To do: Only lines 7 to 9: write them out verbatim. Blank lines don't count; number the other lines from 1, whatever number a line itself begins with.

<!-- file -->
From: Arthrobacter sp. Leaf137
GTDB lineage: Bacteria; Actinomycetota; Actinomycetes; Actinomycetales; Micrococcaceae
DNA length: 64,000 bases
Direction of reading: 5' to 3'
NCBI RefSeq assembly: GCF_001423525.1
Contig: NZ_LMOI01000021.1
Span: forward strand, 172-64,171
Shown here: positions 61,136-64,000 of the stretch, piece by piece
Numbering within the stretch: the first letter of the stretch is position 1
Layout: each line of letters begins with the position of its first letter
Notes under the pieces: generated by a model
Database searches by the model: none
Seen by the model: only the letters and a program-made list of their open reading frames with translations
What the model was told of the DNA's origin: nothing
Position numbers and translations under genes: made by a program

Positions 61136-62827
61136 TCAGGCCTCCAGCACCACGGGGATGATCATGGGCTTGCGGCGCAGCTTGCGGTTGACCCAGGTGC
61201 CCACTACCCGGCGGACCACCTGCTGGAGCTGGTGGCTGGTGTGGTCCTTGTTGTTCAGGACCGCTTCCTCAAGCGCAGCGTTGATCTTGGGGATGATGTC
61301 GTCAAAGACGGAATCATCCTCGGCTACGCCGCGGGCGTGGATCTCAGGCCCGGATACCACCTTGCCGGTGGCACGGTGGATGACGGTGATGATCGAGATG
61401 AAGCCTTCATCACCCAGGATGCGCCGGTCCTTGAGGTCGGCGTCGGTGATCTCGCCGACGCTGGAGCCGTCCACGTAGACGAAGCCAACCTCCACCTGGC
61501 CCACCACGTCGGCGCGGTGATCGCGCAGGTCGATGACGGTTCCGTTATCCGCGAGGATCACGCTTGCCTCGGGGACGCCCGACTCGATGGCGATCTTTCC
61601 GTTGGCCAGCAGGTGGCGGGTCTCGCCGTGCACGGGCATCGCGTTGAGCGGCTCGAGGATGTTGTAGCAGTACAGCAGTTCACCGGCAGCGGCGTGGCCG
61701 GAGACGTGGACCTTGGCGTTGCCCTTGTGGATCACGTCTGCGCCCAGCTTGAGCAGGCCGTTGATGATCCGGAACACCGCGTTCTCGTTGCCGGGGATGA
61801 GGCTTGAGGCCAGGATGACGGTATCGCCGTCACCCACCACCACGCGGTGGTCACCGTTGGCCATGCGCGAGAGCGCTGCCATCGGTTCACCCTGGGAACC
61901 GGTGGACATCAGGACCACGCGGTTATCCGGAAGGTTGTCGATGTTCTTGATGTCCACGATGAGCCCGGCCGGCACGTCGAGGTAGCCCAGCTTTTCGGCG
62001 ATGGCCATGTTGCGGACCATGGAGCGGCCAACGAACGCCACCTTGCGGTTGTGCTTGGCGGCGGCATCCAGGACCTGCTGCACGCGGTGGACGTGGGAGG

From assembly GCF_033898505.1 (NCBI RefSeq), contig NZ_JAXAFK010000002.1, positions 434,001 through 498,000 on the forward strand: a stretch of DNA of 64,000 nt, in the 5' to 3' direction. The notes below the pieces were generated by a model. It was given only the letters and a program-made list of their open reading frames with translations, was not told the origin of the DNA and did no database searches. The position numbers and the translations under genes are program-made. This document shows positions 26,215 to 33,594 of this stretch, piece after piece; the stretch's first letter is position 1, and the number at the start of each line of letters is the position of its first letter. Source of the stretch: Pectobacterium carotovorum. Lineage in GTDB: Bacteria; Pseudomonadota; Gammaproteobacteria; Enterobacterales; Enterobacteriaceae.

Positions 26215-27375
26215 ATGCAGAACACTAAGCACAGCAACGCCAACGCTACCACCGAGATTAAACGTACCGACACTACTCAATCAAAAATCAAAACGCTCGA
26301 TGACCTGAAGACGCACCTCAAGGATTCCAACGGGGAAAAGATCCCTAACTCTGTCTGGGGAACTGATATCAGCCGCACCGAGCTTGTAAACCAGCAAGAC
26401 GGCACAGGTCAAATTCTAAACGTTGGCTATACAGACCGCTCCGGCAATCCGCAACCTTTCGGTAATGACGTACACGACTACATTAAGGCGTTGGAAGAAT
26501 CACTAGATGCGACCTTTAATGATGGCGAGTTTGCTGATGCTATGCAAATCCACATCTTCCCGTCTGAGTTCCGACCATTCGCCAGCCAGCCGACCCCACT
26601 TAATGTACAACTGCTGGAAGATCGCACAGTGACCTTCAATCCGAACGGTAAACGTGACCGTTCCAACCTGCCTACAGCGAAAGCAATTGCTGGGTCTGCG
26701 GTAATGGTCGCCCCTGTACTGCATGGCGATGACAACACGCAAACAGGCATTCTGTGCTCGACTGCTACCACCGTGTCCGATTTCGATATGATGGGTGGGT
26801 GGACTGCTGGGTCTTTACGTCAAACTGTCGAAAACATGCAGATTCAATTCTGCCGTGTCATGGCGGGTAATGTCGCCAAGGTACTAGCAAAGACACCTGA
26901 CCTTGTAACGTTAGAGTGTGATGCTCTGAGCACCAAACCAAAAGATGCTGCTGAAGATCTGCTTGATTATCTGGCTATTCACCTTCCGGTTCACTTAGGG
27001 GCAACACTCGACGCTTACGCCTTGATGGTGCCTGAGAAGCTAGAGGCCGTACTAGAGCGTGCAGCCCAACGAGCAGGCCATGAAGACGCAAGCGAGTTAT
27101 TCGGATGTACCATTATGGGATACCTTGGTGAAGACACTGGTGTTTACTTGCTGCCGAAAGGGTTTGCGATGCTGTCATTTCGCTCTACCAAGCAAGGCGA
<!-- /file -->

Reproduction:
Span: forward strand, 172-64,171
Shown here: positions 61,136-64,000 of the stretch, piece by piece
Numbering within the stretch: the first letter of the stretch is position 1